Julia Shumway
The Bulletin

Seven of the 36 people who applied for one open seat on the Bend City Council will move on to public interviews next week.

City councilors narrowed their list of applicants during a special meeting Tuesday night. They plan to meet Jan. 16 and appoint one of the applicants to fill the council seat left vacant when Sally Russell won the race for mayor in November. There are two years left on Russell’s council seat.

The seven finalists are Chuck Allen, Kathy Austin, Andrew Davis, James Dorofi, Kerani Mitchell, Chris Piper and Kori Sparks. They’ll each sit for a 20- to 30-minute interview during a special, livestreamed City Council meeting Monday.

“It took a lot of time to go through these applications because they’re really highly qualified individuals from all corners of our community,” Russell said. “The breadth and depth of the people who applied to this position is so impressive. I want to find a way to engage you all in the city because you’ve expressed interest in a really meaningful way.”

In narrowing the list, councilors prepared their own top five lists of candidates and looked at the ones who received the most support. Mitchell and Sparks both made the top five list for four of the six city councilors.

Mitchell, 33, now works as an accounting associate for the national nonprofit foundation Groundswell Fund and serves on the board of the Bend International School. She grew up in Sisters and has lived in Central Oregon for most of her life.

In her application, Mitchell said she was committed to making Bend’s goal to be one of the most welcoming cities in the country a reality. As a woman of color and a renter who declared bankruptcy in 2017 because of medical debt related to the complicated birth of her 10-year-old son when she was working as a barista in downtown Bend, she said she understands the struggle many Bend residents face when it comes to living in the community.

Sparks, 30, is the operations director for environmental watchdog Central Oregon LandWatch. During her five years in Bend, she also worked as an animal care technician for the Humane Society of Central Oregon, where she earned an annual salary of $24,000. She said she’s experienced the same challenges finding housing and a living-wage job that many Bend residents face.

She also was diagnosed last year with a seizure disorder, which meant she had to switch from driving to using Bend’s public transportation system. Sparks said she would prioritize transportation, affordable housing and climate change as a city councilor.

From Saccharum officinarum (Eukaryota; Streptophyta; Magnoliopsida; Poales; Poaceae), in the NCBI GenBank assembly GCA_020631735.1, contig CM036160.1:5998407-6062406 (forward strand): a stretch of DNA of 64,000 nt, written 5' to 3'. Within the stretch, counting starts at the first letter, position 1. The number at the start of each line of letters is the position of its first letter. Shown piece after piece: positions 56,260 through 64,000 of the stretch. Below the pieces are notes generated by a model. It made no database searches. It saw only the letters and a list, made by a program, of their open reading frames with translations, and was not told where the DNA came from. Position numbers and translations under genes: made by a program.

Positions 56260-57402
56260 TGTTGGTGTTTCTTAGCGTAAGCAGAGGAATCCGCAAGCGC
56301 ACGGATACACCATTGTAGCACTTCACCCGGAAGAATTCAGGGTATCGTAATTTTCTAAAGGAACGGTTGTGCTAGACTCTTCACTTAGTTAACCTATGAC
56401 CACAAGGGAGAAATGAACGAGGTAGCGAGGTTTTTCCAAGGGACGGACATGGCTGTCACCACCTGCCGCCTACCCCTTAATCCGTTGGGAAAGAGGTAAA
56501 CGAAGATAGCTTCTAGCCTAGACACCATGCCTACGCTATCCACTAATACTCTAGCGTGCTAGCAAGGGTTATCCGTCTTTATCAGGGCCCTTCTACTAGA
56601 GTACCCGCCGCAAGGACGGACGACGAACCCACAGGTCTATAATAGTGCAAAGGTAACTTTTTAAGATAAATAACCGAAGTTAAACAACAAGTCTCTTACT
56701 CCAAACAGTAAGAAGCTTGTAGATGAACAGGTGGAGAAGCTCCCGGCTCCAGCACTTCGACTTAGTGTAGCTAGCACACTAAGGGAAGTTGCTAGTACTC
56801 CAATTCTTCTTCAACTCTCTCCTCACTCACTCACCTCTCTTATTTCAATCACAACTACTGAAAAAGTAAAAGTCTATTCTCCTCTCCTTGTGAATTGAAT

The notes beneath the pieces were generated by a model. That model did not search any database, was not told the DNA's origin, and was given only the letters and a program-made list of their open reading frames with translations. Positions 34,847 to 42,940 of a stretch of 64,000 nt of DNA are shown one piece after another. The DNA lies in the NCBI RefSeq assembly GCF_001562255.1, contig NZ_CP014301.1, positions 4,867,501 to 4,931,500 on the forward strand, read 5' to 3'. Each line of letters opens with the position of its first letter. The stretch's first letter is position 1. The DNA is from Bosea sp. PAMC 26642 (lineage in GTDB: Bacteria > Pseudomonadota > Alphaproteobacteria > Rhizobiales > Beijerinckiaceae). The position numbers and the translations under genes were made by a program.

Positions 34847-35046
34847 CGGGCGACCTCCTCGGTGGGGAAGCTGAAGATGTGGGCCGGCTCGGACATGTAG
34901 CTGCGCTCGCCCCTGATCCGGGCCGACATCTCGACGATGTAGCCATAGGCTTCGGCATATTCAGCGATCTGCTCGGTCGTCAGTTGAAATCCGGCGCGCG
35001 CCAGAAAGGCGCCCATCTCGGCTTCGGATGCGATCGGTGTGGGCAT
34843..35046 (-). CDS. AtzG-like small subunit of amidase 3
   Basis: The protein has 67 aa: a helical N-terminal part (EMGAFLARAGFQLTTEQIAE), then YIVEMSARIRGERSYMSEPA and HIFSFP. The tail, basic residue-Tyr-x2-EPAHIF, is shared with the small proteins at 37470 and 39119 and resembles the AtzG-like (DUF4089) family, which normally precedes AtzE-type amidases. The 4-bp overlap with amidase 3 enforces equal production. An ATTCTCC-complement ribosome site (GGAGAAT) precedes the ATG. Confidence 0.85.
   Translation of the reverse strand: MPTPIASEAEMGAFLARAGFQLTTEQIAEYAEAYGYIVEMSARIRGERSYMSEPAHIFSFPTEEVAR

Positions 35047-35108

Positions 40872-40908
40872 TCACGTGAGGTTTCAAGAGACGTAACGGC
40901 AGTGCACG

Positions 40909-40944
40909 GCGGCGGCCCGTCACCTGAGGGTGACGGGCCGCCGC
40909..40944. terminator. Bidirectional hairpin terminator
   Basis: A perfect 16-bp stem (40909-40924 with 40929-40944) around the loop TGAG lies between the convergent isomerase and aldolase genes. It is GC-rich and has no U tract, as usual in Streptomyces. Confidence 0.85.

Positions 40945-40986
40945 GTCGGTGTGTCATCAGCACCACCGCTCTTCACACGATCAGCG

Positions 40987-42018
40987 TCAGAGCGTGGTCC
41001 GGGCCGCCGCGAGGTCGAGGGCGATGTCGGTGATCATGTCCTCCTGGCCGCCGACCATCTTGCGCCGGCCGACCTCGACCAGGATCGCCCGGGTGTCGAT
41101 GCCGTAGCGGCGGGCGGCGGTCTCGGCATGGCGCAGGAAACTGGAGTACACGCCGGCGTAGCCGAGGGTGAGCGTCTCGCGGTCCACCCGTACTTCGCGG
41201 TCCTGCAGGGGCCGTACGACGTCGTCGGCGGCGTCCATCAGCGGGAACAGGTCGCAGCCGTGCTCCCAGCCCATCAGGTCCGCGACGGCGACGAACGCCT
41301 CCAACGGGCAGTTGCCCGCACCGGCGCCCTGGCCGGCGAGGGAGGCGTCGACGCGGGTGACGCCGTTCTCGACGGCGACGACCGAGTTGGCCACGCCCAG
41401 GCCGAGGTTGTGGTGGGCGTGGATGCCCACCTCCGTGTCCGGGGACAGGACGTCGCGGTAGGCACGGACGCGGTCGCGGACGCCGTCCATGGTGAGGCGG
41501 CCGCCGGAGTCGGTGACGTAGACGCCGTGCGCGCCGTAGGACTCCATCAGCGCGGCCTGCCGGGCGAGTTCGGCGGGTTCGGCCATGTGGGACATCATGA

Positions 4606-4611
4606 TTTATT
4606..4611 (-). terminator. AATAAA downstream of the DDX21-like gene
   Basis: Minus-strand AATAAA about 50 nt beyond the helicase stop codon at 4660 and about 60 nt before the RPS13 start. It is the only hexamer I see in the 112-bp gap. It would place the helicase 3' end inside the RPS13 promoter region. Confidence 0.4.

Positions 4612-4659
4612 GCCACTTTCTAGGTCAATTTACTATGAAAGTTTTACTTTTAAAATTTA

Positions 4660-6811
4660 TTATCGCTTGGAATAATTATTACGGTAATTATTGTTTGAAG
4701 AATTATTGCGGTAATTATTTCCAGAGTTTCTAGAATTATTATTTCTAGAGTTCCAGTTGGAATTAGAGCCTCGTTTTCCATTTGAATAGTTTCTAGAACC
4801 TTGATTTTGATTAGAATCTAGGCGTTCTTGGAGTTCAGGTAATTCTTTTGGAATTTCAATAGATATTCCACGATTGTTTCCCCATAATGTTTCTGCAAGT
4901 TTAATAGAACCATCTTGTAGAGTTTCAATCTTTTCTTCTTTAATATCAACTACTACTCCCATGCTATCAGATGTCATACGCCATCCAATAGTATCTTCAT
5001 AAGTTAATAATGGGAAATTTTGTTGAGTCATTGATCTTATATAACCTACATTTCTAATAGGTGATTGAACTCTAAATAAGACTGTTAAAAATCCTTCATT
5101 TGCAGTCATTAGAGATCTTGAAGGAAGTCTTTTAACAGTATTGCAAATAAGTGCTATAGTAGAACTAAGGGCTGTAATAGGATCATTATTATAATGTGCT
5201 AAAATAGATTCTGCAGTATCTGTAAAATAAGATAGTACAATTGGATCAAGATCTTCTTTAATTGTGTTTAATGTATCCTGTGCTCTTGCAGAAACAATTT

Davis and Dorofi made the top five list for three councilors. Davis, 34, is the student life director at Central Oregon Community College and ran unsuccessfully for the City Council seat won by Gena Goodman-Campbell in November.

He’s a lifelong resident of northeast Bend who said he wanted to focus on closing the gap between wages and housing costs by making more homes available and attracting higher-paying jobs to Bend.

Dorofi, 44, is a volunteer who helped organize the city’s Neighborhood Leadership Alliance, a city committee formed last year that focuses on quality of life. He moved to Bend about 20 years ago and has worked in the auto industry. Now, he and his service dog are frequent users of the city’s buses, and he advocates for a diverse transportation system.

Councilors discussed other candidates before agreeing to send Allen, Austin and Piper on to interviews.

“It’s a combination of science and art,” Mayor Pro Tem Bruce Abernethy said. “The quantitative part is what happens when you crunch the numbers.”

Allen, 70, is a retired corporate executive who lives in southeast Bend. He lacks prior government experience, but he’s owned several businesses and worked in executive roles at companies including Microsoft and Citigroup.

In those jobs, he said he focused on meeting future needs while managing current ones, a skill he said would translate to serving on the City Council of a rapidly growing city like Bend.

Austin, 67, has been a member of the city’s Affordable Housing Advisory Committee and the now-dormant Arts, Beautification and Culture Commission. She also was a city councilor and mayor in Sebastapol, California.

She’s worked as an architect who specializes in affordable housing and wants to concentrate on reducing housing costs. She said she will not run for re-election if appointed.

Piper, 51, is the vice president of business development for the Cleveland, Ohio-based marketing company Proforma.

He does not have government experience, but city councilors said they were impressed by his business experience.

He also is working on rolling out a character-development program at High Desert Middle School and Bend High School.

— Reporter: 541-633-2160; jshumway@bendbulletin.com